Lobbying for better policies

By SpencerRoush

It can take a hefty sum of money and strong support from all of the right people to become an elected official. Collecting donations to run a viable campaign may be burdensome for many politicians, which is where lobbyists and special interest groups come in to fill the money divide between candidates.

The problem is most of these lobbyists are working for corporate America to keep bad policies in place, leaving everyone else to suffer, according to reform-minded lobbyist Patrick Keenan-Devlin, but there are some groups working to counterbalance their efforts.

“I would argue that there is an ethics crisis in Illinois,” Keenan-Devlin said.

Keenan-Devlin ran for public office in the 18th district for state representative, but lost in the 2010 Democratic primaries. He has also worked as a lobbyist in Springfield, Ill., for five years in a group called the “Do-gooder Caucus,” which brings the general public’s interests to politicians’ doorsteps challenging them to make ethical changes to Illinois’ policies.

A lobbyist is “essentially a paid stalker,” Keenan-Devlin said, describing it as a tradition.

He has waited outside bathrooms to catch senators leaving the facilities in hopes of getting a few minutes to talk about his agenda. He said he works as a do-gooder lobbyist because of the ethics crisis and he serves as an educator to busy politicians.

Even though the Do-gooder Caucus has a presence in Springfield, Keenan-Devlin said for every “do-gooder” lobbyist, there are 60 others who are doing corporate America’s bidding. He explained it’s hard to compete with their efforts because Big Businesses have more money to attend parties, take government officials out to lunches and to contribute to campaigns.

“We don’t have as much money. We are completely out-numbered,” he said.

According to Keenan-Devlin, Illinois politicians have to raise thousands of dollars to win a small local election, so accepting money special interest groups has become commonplace for many incumbents and other candidates competing for an elected seat.

According to a Rasmussen Reports survey, 44 percent of likely voters said it is not possible to win an election in the U.S. without raising money from lobbyists, while 34 percent disagree. Twenty-two percent said they are unsure if it’s possible to win a political campaign without accepting special interest monies.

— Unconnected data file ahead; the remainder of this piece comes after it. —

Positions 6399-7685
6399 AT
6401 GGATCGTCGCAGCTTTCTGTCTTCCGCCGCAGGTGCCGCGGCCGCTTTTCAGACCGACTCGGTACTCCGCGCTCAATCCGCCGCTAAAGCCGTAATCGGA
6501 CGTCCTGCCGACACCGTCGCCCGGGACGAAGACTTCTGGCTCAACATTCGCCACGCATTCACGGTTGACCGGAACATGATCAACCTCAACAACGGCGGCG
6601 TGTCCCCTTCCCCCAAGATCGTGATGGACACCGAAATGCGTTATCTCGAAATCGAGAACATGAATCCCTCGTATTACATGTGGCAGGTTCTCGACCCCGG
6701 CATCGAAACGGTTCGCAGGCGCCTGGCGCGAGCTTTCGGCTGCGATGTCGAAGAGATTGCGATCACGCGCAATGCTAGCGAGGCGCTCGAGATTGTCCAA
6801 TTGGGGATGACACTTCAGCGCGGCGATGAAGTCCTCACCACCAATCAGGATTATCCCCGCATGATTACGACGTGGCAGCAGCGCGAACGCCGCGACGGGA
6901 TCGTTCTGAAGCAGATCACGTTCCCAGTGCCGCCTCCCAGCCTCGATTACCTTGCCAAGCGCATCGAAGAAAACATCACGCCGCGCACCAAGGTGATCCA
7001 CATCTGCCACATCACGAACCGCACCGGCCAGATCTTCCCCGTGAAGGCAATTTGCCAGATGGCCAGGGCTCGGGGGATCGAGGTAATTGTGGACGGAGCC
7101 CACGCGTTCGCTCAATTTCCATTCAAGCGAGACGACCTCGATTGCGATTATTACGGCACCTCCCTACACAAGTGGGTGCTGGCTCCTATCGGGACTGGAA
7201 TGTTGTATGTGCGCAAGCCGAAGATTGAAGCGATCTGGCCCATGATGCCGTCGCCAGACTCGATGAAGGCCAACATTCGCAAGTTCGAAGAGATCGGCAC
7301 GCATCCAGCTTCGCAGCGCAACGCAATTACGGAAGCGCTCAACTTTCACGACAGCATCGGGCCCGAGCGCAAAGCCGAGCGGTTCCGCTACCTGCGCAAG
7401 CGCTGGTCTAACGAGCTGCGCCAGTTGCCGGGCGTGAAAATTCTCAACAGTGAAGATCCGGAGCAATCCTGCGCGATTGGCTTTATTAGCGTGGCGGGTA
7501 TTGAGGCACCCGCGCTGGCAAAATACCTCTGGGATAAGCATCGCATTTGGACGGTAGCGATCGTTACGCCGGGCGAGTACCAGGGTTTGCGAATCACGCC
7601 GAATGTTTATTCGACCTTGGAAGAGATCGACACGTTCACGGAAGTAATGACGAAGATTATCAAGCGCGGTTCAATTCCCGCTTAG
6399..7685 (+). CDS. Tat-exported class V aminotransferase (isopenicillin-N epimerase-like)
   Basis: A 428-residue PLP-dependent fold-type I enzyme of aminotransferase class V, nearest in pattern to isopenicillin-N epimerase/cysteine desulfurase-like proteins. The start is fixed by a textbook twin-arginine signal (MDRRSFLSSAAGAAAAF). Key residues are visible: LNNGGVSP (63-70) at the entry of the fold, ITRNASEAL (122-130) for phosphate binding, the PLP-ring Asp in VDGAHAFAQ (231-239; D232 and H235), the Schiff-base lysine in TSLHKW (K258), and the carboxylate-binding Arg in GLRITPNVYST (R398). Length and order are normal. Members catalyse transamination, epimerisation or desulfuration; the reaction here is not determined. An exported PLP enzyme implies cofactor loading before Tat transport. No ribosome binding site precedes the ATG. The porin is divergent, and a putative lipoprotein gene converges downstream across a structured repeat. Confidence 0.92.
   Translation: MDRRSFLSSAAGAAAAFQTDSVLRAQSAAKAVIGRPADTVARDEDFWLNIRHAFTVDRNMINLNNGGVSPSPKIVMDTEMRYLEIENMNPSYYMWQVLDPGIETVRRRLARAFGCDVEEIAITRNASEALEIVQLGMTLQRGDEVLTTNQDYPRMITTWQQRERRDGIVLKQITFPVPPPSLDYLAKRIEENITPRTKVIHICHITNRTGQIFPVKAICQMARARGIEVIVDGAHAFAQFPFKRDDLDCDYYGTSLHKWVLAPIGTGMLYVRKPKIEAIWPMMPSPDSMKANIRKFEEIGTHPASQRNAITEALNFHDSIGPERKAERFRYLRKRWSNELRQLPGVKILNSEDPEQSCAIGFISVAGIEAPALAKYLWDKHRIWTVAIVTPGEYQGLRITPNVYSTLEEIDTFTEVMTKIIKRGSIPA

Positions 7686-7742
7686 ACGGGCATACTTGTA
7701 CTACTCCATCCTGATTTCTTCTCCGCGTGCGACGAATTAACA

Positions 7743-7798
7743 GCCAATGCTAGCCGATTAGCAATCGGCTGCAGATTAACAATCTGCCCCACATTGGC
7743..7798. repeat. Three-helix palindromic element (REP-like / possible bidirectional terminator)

One of Keenan-Devlin’s latest initiatives with the Do-gooder Caucus was to help pass the Lincoln Act, which he drafted and found Senate sponsors for. However, the bill, which would have made Illinois a “clean election” state, died in committee.

Clean elections are meant to curb lobbyists from giving special interest money to candidates who may then give their support to the group after becoming elected.

Keenan-Devlin said the bill would free the candidate to only collect small donations and signatures from constituents. Once a certain number of small donations and support is reached, the state would give the candidate a check for $150,000. He said this still isn’t enough money for a candidate to run a winning campaign, but the state would continue matching donations after the initial check is given with varying matching ratios.

Keenan-Devlin said this may sound like a large amount of money, but he said it wouldn’t be, considering the benefits voters would reap from having “clean” candidates who aren’t vying for special interest support.

Currently, he said, gaining support and funds from special interest groups will often sway politicians’ vote toward bills that aren’t in the general public’s best interest, but rather that of top corporate giants.

However, Keenan-Devlin said not all politicians accept special interest money.

“It would be a detriment if we painted all politicians with the same brush stroke,” he said.

Keenan-Devlin has witnessed many politicians supporting bills meant to help the general public. He has also experienced the other side as a candidate vying for an elected seat. He said being an elected official is a difficult job and they may see 4,000 bills on the state’s Senate floor.

“We have a great tradition in Illinois of producing crooks and criminals as our public officials and candidates for office,” Keenan-Devlin said. “But we also have a really great tradition of electing men and women of great integrity.”